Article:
UAF team dominates regional cyber competition, heads to national

Members of the University of Alaska Fairbanks Collegiate Cyber Defense Competition (CCDC) team took first place in the 2012 At-Large Regional CCDC competition.

The team defeated four competitors in the March 3-4 competition hosted virtually in the UAF Advanced System Security Education, Research and Training (ASSERT) Laboratory. Team members-captain Robert Hartshorn, alternate captain Ben Hartman, Greg Klupar, William Showalter, Jan Pruce, Tim Grediagin, Michael Tait and Jon Klein-will travel to the national competition in San Antonio, Texas in April.

"I was very impressed by their teamwork, uptime, and positive attitude during the contest," said team faculty advisor Orion Lawlor, assistant professor of computer science at UAF.

Team member Grediagin, a senior and first-year team member, said the competition was not just preparation for the real-world careers but real-world disasters.

"(It provides) a better idea of what might be asked of a sys(tem)-admin in the business world, and a nightmare of a day," he stated via email. "CCDC is as one friend described it, 'a sys-admin's day of hell'."

Grediagin said he's interested in computer science because "it is a useful branch of mathematics with problems to solve and readily relatable to real life." His goal for Nationals in April: "To not embarrass myself too badly."

"I just kind of grew up playing on computers and trying to get them to work in between," he said.

Now he's hoping for a strong showing in Texas and is excited about the opportunity to meet other interesting teams.

Like the nine other regional events, the At-Large competition is modeled after the national competition. Each team is given access to the Information Technology (IT) infrastructure for a business-this year a social media site- and acts as the IT and security staff. Each team was expected to maintain critical services of the site-think Facebook: status updates, picture uploads, etc.-as well as add functionality such as chatting. The real challenge, though, was to protect the site from cyber-attacks. Volunteer staff from Rockwell Collins, an aerospace and defense company, attacked the systems, just as real-world hackers would.

One key difference between other regional events and the At-Large event is physical location: there isn't one. Designed to address the challenge of high travel costs for schools like UAF, the At-Large event takes place in a virtual realm, utilizing virtualization technology to maintain a simulated network. The concept was created by At-Large Regional CCDC Director Brian Hay, also director of the UAF ASSERT Lab. Capitalizing on an NSF-funded project led by Hay's fellow computer science professor Kara Nance, the virtual security computing lab-Remotely Accessible Virtualized Environment (RAVE)- provided the technology and equipment necessary to hold a virtual computer competition.

"For some schools, that travel is cost-prohibitive, and our At-Large Regional CCDC event allows teams that cannot attend physical regions to still participate," Hay said. "This is particularly important for the Alaska and Hawaii teams, where travel and lodging bills could easily be $10,000 per team."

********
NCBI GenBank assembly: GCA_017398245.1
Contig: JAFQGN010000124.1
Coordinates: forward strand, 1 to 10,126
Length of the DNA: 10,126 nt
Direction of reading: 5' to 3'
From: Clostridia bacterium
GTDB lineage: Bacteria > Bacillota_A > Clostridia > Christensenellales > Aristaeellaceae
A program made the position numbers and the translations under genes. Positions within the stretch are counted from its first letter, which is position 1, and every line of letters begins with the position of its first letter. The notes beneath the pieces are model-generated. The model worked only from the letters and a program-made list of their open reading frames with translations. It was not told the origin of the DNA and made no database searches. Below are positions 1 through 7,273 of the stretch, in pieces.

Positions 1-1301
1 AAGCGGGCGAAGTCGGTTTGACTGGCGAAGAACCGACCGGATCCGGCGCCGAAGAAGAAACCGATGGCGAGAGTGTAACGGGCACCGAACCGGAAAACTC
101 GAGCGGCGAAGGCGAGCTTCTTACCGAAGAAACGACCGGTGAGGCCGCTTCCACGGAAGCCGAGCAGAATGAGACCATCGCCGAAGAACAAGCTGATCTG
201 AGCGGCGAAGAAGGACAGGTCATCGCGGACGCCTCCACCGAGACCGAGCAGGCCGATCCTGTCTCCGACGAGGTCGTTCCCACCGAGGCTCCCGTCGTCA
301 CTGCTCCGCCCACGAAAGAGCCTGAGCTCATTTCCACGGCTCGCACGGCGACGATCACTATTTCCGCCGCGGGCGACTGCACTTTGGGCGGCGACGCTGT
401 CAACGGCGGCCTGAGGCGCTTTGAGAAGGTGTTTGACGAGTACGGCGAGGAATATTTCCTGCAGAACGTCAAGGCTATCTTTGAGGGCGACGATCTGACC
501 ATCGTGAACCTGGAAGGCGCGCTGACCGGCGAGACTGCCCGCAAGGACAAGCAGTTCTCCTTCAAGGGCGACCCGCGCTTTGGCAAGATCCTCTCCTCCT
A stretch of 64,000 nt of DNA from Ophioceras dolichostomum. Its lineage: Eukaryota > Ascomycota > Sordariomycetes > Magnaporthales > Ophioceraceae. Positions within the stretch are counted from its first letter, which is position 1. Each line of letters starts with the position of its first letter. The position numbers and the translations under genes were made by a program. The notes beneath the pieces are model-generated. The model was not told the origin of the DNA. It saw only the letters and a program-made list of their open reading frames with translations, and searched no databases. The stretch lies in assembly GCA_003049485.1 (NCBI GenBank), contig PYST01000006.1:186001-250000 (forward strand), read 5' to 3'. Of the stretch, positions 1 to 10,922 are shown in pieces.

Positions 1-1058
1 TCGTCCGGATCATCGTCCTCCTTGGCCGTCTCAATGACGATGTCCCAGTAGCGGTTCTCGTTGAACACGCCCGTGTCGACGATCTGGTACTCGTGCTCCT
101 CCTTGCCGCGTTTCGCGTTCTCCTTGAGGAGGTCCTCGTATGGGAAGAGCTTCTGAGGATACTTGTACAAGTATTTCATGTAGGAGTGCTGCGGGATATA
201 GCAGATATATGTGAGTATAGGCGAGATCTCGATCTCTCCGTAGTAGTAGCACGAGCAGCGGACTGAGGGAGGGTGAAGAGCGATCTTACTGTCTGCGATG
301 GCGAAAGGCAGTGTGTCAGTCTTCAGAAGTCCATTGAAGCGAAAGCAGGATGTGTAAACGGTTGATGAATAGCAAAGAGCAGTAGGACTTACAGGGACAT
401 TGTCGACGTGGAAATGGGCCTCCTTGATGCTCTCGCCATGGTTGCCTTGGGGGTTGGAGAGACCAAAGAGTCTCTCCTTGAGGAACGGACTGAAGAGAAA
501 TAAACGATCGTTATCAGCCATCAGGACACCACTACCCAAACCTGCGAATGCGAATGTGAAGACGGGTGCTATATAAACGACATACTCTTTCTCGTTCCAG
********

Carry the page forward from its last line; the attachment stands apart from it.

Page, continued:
Teams participating in 2012 were UAF, UAF Community and Technical College; University of Hawaii at Manoa; Penn State Altoona from Pennsylvania; and Utah State University. UAF's Community and Technical College finished second and Hawaii took third.

Hay noted the competition offers applicable preparation for future careers in the IT field.

"Competitions like this allow students to experience the challenges of running and defending IT infrastructure in a relatively real-world environment which is under constant attack from a variety of sources," he said. "These are the challenges they will face in the workplace."

Lawlor noted the national importance of training a workforce for cyber security.

That point is illustrated by national sponsorships and support for the competition. Hay noted the high-profile support NCCDC receives:

  • Deloitte: National and regional sponsorship, including travel funds for regional winners to attend the National CCDC.
  • The Department of Homeland Security (DHS): National and regional sponsorship.
  • Rockwell Collins: Provided Red Team (the attackers) for the At-Large regional event, including nine staff members who attacked systems in the competition and provided teams with performance debriefing.
  • The FBI (specifically the Anchorage FBI office): Provided a Special Agent at At-Large event for teams to report suspected compromises of their systems to law enforcement.
  • The U.S. Navy Space and Naval Warfare Systems Command (SPAWAR): National sponsorship and provided five "white team" members for At-Large event serving as local judges at each competition site.

"In terms of the sponsorship and support, the national focus clearly shows how important cyber security is governmental and commercial organizations," Hay said. "They understand that the impact of a failure in cyber security is not limited to computers, but instead has the potential to impact essentially all aspects of modern life, and I think they see this support as a way to encourage and support the next generation of cyber security professionals and researchers."